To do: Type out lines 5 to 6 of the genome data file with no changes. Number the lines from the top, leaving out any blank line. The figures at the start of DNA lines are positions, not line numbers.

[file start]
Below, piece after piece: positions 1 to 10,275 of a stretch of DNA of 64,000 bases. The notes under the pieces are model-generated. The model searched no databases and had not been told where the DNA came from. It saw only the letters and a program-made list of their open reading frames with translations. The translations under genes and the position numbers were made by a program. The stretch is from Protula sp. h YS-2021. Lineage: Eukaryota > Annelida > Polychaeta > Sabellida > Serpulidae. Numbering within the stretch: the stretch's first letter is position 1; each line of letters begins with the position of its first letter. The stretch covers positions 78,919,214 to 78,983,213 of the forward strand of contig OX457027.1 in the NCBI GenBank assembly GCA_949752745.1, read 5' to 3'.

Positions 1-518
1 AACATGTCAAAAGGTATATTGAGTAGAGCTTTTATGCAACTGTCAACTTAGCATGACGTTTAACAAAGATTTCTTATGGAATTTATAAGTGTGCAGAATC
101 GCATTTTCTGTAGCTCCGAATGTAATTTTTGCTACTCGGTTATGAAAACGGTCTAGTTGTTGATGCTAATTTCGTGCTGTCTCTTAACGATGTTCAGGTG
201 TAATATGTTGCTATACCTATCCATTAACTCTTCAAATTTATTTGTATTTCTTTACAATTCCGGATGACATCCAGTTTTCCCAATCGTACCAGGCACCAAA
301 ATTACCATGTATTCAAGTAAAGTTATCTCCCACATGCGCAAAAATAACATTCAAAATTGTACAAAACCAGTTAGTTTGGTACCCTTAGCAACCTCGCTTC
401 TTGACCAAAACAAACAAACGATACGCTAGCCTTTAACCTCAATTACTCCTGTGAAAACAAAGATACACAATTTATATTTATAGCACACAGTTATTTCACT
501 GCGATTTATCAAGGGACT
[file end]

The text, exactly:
201 TAATATGTTGCTATACCTATCCATTAACTCTTCAAATTTATTTGTATTTCTTTACAATTCCGGATGACATCCAGTTTTCCCAATCGTACCAGGCACCAAA
301 ATTACCATGTATTCAAGTAAAGTTATCTCCCACATGCGCAAAAATAACATTCAAAATTGTACAAAACCAGTTAGTTTGGTACCCTTAGCAACCTCGCTTC